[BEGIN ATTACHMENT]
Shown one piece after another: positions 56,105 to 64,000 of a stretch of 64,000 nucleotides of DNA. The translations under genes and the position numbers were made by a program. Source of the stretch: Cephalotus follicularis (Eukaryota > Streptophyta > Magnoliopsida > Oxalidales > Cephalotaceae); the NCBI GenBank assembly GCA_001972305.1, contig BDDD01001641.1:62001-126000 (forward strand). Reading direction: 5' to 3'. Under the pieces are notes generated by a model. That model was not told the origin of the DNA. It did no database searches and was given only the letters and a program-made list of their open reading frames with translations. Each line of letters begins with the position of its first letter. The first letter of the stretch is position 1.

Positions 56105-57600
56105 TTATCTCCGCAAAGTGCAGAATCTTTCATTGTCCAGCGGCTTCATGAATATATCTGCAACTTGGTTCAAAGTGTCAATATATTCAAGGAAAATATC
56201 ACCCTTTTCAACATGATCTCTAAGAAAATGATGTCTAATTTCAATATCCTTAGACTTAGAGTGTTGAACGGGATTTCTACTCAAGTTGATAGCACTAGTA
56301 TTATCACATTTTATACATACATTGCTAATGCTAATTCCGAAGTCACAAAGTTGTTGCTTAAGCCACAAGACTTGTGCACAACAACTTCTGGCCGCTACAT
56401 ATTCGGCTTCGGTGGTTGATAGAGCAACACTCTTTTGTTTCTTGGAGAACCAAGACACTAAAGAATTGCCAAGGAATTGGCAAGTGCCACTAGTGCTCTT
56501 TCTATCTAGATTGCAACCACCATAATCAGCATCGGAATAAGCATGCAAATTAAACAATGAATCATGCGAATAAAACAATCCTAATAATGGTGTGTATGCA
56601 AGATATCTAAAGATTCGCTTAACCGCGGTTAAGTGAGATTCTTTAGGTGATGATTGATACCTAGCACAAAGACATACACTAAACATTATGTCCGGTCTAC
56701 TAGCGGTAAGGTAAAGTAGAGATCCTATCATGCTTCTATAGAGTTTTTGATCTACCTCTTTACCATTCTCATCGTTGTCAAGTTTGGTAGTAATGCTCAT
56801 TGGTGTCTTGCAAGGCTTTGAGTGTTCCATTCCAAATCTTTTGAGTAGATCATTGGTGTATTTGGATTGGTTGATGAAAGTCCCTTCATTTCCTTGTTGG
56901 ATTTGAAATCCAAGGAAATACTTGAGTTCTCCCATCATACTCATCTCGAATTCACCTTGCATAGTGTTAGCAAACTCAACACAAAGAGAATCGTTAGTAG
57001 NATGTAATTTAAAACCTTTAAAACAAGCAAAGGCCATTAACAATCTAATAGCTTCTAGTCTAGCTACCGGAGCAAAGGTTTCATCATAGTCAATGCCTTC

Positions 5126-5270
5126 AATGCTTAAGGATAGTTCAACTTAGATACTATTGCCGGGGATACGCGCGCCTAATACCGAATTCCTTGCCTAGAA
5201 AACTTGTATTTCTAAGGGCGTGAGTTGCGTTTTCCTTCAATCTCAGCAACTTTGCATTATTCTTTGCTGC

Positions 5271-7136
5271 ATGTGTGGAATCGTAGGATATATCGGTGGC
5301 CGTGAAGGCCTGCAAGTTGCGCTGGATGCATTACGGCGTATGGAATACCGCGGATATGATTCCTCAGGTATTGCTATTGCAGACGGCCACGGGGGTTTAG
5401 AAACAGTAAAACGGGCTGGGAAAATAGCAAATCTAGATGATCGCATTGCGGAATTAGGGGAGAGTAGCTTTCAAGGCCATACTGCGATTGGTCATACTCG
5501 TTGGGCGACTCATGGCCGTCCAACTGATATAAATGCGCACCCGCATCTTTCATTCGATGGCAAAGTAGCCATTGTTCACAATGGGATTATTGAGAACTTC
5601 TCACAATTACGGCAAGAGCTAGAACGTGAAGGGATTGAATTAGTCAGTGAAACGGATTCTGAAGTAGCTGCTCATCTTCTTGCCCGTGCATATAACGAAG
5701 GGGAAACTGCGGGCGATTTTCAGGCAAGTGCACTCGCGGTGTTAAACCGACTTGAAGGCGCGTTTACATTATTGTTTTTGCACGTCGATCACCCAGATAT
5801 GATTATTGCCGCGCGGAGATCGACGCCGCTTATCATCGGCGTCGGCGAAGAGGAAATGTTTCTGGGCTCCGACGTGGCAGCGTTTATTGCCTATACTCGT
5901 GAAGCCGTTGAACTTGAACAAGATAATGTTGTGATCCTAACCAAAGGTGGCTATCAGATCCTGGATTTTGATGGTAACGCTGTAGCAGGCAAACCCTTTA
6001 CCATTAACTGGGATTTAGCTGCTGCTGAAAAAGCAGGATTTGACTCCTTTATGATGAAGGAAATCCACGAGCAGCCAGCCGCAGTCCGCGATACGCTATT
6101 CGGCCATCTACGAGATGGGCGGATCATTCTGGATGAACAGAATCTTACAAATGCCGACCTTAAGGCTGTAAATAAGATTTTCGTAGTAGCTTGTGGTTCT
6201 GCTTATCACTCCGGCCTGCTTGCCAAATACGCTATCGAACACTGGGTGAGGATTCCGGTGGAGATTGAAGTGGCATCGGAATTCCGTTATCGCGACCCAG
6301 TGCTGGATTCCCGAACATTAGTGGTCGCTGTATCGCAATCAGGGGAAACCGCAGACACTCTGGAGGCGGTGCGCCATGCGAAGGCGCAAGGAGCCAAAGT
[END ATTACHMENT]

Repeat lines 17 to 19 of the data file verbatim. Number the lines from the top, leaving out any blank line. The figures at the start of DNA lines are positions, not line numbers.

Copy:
5271 ATGTGTGGAATCGTAGGATATATCGGTGGC
5301 CGTGAAGGCCTGCAAGTTGCGCTGGATGCATTACGGCGTATGGAATACCGCGGATATGATTCCTCAGGTATTGCTATTGCAGACGGCCACGGGGGTTTAG
5401 AAACAGTAAAACGGGCTGGGAAAATAGCAAATCTAGATGATCGCATTGCGGAATTAGGGGAGAGTAGCTTTCAAGGCCATACTGCGATTGGTCATACTCG